Facing the press pack is 'like taking an exam'
As the spokesman of the Chinese People's Political Consultative Conference for the past four years, Zhao Qizheng approaches the annual session's opening press conference much like a high-school student would in preparing for the university entrance examination.
Zhao, 72, who is also the dean of Renmin University's School of Journalism and Communication, fielded 16 questions at this year's event which was broadcast live on China Central Television on March 2.
'It does feel like sitting for a university exam,' he said, adding that it was a pity so many questions for which he had prepared answers went unasked.
Indeed, the more interested people were about certain questions, the more eager he was to answer them, he said. And there was no limit to the types of questions he got, Zhao added.
'The CPPCC press conference was the first among four main press conferences during the NPC and CPPCC sessions,' he told Umiwi.com on Saturday, comparing the deluge of questions to 'flooding that had been kept back by the Three Gorges Dam for a year'.
This year's questions included one about Chongqing party chief Bo Xilai's former right-hand man, Wang Lijun, who apparently tried to defect at the US consulate in Chengdu, Sichuan, on February 6.
'To prepare for this question, I confirmed that the probe into Wang was ongoing and that I couldn't ask for more details,' he said. 'The results will be made public one day.'
Other questions touched on health-threatening fine-particle pollutants known as PM2.5; deepening political and socioeconomic reforms; the self-immolation of Tibetan monks and hanging Chinese leaders' portraits in Tibetan temples; local governments' land seizures; the alleged privatisation of state-owned firms; media supervision; and the selection of CPPCC members.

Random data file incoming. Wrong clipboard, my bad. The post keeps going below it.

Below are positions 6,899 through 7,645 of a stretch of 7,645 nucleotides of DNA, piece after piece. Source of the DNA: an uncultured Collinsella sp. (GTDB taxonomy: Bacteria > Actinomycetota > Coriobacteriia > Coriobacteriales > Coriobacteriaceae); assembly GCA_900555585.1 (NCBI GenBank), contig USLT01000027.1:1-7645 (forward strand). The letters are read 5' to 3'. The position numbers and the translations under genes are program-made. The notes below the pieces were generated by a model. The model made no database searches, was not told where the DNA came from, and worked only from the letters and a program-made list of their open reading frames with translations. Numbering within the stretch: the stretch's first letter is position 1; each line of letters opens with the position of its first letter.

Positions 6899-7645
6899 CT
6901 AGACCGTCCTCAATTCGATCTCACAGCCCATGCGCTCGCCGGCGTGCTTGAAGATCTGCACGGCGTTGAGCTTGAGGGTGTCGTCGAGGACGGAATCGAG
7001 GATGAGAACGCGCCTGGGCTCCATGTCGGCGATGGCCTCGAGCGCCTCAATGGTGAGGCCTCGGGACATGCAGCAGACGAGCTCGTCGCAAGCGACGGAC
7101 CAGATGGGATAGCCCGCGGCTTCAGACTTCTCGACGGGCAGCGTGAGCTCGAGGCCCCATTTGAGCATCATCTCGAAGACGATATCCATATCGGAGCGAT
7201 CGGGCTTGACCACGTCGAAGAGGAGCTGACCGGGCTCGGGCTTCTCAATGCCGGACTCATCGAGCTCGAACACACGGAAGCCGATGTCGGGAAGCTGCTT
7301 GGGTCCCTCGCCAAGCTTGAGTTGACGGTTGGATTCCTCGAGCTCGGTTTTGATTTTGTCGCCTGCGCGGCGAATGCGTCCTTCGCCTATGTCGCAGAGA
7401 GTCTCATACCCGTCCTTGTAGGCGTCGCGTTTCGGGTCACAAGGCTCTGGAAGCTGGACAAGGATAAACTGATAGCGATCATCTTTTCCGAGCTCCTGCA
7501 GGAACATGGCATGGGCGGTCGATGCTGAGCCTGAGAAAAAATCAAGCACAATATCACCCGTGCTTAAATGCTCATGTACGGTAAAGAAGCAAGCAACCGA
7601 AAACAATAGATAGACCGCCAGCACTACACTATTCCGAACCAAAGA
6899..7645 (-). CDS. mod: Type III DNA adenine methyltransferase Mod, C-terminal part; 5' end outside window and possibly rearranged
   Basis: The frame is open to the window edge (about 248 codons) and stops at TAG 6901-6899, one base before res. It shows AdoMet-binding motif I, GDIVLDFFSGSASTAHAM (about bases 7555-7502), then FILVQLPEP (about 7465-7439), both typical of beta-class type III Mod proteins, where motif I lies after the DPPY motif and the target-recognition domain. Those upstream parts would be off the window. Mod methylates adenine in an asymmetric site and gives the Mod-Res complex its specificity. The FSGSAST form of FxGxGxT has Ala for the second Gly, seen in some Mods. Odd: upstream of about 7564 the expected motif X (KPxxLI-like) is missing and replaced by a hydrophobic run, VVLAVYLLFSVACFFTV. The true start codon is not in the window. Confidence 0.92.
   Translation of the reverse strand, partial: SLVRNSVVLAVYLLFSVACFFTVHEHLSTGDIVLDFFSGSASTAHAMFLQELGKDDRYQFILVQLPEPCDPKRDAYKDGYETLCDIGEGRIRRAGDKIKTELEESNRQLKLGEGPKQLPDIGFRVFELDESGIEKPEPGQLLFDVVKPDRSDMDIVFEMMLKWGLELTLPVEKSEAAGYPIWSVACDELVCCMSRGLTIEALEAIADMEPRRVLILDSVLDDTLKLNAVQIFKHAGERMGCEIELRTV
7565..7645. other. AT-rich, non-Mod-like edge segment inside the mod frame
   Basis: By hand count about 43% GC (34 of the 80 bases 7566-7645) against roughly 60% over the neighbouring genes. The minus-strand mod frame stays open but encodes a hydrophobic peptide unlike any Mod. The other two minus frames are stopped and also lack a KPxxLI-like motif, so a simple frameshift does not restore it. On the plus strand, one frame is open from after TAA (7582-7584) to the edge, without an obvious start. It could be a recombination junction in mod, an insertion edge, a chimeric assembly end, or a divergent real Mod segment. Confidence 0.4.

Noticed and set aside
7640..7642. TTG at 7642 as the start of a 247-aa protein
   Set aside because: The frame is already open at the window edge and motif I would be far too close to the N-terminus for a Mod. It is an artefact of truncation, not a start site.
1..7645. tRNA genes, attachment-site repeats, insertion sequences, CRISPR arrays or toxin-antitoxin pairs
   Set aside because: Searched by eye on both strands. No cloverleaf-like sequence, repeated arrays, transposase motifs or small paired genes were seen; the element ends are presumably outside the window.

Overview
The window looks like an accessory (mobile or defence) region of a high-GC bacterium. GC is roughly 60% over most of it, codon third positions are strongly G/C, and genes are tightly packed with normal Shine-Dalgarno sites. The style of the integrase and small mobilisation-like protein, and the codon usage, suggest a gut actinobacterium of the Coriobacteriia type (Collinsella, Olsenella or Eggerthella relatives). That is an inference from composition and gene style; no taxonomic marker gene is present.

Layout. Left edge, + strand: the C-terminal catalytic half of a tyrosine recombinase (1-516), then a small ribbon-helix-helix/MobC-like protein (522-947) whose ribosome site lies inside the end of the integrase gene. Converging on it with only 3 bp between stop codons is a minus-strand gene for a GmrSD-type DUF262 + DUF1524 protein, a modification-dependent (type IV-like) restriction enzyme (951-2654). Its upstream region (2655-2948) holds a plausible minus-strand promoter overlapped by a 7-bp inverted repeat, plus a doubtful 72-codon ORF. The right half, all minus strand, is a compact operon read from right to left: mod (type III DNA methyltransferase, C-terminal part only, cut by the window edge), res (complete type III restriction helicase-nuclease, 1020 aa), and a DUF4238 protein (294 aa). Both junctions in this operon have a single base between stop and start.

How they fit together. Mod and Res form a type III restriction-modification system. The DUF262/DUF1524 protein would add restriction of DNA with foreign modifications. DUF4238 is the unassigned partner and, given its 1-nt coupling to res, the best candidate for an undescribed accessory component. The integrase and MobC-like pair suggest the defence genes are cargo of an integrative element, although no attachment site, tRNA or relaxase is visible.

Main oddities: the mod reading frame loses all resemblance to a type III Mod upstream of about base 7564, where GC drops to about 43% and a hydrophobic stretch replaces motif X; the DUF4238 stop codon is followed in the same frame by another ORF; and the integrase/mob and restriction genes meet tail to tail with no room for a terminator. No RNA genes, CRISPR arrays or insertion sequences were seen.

Zhao said he prepared by reading news and commentaries about national and international issues for at least an hour a day, and he downloaded important items.
In the three weeks leading up to the press conference, a team of CPPCC staff members, Zhao's doctorate students, and an associate professor conducted daily research and preparations for possible questions.
The team then consulted ministries, presenting hundreds of questions.
Zhao classified the answers into three groups: those concerning long-term issues such as education, real estate and social welfare; topical issues; and issues that have drawn international attention.
Professor Ma Shengrong, dean of the College of Literature and Journalism at Chongqing University, who is also a CPPCC deputy, said: 'Being a CPPCC spokesman requires not only careful preparations, but also one's own understanding of relevant issues.'
Ma said Zhao was quite a good spokesman 'He is very sincere and tries to answer questions in detail.'
Zhao agreed that one of the thorny issues he had to handle was how to separate the official CPPCC lines from his own opinions.
'Because CPPCC deputies don't vote to approve regulations or laws, sometimes I ask myself, 'Who am I?' Do I represent all the deputies, some deputies or myself?'
He said one of the reasons he was appointed director of the State Council Information Office was that he had been in contact with many foreign leaders when he was the first director of the management committee of the Pudong New Area in Shanghai - a position he held for six years, earning him a good reputation.
He also attributed his promotion to meeting a number of leaders who were good judges of character and ability.
'I don't try to hide my merits or flaws in front of them,' he said. 'In this way, they trust me. Personally, I like to hang out with people who are willing to expose their merits and flaws.'